We had a light training at Stanford on Thursday afternoon where we inducted our equipment manager Olivia West into our coaches One-Touch juggling troupe. One-Touch juggling is something the coaches do to pass the time while the players are warming up. The best part about it is that we always end up doubled over in fits of laughter. Steve and I are charter members from our days in Oxford. In Athens we added Robin. Nooj gave it a shot but apparently we weren’t satisfied with his performance and banished him. As he tells it, he’s been excommunicated from the group. I don’t remember it happening exactly that way but how often do you get to use ‘excommunicated’ in conversation? That’s reason enough to keep him out. So Liv joined us and now Robin suspects that we’re covertly auditioning Liv as her potential replacement.
Our preparation for Stanford focused on how we dealt with their backs when they had possession. If you like a team that passes the ball and you haven’t seen Stanford play, well, you should. They keep the ball better than any team I’ve ever seen. And I mean EVER. We had two videos of their recent matches and one was against Duke – a fine team by any measure. Stanford tapped off to start the game and proceeded to string 22 consecutive passes together before Duke even touched the ball. Scary, right? Tell me about it. In the second half they scored a goal that was the end-product of a 14 pass run. A lot of teams never string 14 consecutive passes in a game against a bad opponent. Stanford did it against freaking Duke. Ummm Hello.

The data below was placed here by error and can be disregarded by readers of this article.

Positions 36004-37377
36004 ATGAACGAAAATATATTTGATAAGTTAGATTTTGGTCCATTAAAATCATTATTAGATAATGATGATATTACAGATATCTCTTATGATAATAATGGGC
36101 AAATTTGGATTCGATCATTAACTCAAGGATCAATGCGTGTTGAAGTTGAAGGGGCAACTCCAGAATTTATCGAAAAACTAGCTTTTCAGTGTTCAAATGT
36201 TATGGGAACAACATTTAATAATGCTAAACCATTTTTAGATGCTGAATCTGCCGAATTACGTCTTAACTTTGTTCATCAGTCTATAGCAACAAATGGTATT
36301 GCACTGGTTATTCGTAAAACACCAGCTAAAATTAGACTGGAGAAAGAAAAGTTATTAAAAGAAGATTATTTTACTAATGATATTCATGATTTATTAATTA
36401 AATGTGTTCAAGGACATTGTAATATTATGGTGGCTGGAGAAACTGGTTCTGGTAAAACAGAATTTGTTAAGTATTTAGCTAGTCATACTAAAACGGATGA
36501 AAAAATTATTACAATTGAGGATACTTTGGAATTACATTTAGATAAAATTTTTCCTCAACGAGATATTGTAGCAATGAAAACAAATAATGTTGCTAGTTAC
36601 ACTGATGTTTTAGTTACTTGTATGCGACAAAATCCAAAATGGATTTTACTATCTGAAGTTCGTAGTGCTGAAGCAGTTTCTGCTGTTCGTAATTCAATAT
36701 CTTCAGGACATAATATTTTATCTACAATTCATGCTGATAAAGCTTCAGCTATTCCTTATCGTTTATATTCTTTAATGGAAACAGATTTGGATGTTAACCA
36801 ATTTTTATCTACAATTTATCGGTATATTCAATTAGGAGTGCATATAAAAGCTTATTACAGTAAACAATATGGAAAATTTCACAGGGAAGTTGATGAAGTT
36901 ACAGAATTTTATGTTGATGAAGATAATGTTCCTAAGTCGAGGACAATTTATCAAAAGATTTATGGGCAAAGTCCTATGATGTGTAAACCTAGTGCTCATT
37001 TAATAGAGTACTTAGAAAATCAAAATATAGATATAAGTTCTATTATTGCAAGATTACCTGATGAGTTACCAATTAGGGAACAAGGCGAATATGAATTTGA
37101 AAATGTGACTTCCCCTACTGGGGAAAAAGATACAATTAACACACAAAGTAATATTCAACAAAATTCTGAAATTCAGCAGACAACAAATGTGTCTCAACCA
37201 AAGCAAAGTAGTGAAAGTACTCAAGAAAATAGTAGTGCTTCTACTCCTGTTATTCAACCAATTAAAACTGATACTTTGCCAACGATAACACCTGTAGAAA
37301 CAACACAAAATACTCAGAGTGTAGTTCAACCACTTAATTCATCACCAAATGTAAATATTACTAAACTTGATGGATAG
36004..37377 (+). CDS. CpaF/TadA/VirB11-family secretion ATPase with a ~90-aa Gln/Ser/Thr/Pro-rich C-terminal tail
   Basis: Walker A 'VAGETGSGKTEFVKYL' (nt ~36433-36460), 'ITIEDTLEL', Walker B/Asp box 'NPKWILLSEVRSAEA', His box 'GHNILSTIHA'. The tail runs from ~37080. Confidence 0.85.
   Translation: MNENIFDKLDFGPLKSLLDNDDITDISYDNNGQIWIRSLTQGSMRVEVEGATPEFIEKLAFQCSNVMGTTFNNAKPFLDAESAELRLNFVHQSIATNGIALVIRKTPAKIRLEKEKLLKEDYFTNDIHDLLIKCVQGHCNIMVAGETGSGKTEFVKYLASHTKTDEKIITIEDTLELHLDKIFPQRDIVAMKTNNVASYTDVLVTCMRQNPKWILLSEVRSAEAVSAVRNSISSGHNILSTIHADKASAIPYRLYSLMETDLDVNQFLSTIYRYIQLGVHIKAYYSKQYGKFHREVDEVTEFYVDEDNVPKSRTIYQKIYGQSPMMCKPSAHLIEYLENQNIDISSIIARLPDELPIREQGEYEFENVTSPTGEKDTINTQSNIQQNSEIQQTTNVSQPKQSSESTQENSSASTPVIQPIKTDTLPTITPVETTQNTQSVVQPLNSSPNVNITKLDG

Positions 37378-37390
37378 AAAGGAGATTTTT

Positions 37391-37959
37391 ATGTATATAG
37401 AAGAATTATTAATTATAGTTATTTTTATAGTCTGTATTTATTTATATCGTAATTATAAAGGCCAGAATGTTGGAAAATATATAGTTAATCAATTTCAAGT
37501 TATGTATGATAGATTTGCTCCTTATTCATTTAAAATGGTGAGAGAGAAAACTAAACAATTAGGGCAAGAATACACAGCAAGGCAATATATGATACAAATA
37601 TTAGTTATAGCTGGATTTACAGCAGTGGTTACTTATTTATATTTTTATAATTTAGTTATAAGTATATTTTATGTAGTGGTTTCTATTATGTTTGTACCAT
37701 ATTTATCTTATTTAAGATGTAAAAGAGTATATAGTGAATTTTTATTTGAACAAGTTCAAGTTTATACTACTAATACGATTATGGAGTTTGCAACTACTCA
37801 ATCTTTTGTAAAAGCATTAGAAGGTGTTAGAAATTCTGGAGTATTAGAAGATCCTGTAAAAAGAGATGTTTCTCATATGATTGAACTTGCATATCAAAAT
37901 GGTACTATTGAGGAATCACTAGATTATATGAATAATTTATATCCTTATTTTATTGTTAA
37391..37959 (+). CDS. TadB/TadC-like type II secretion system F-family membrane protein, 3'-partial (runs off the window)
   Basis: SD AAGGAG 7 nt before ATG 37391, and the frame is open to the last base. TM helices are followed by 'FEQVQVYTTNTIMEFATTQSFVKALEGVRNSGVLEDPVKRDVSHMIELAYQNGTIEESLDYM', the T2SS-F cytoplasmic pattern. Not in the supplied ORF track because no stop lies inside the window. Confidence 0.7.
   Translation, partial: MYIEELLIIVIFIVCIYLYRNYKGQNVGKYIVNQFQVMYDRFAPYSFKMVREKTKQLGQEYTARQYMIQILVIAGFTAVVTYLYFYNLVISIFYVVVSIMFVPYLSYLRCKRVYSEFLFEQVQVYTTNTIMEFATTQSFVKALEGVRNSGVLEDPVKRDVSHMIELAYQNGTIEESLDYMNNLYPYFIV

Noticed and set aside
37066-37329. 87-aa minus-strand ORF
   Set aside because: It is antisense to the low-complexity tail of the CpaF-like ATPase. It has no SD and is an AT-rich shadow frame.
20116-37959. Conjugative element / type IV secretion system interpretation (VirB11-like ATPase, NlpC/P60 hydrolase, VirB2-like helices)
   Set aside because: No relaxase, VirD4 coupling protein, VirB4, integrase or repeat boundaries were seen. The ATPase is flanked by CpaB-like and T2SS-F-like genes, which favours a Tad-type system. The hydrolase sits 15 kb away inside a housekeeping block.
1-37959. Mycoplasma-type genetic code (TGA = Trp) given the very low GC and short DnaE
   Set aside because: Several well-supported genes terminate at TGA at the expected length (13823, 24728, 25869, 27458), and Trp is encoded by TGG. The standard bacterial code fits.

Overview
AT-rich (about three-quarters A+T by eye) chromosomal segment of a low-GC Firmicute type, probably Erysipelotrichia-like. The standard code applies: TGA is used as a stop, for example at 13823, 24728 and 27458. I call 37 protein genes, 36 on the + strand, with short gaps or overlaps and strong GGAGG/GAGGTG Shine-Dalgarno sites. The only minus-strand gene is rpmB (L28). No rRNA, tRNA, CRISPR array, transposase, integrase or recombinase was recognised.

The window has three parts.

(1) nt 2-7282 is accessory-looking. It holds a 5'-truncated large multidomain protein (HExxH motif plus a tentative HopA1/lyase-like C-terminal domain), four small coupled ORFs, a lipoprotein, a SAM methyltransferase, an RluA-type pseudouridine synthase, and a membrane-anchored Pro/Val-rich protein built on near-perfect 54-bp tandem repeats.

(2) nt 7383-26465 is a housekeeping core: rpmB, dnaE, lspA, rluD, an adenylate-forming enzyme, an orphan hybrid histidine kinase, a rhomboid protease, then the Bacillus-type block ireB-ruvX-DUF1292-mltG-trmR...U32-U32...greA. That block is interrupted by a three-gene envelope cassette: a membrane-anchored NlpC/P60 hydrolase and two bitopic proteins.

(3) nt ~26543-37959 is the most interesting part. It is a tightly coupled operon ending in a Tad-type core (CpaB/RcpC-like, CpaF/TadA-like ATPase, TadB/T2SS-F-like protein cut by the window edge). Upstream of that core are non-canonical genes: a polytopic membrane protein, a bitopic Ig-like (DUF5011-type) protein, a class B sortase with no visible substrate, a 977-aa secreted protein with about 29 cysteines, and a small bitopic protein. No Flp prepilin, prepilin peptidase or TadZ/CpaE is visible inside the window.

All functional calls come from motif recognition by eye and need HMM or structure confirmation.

The bottom line is that they’re very good and all of their players are technical enough to solve pressure so if you’re not smart about how you press, you’re gonna end up doing a lot of chasing. And even if you are smart about it, you’re still going to chase more than you like. So we developed a game plan to try to minimize the damage that all their possession would do to us. Then we loaded up the bus and concluded our day with dinner at the Cheesecake Factory. (There really is something to this Division I thing.)
I don’t do this intentionally, but there are certain moments where I can’t help but remember my roots, coaching at and against small schools that most folks have never heard of and playing in front of 23 fans on a field that I mowed and lined and did neither very well. Kicking off against Stanford, the #2 team in the country, on an absolutely perfect Friday night in front of 1200-plus in Northern California was decidedly one of those How Did I Get Here moments.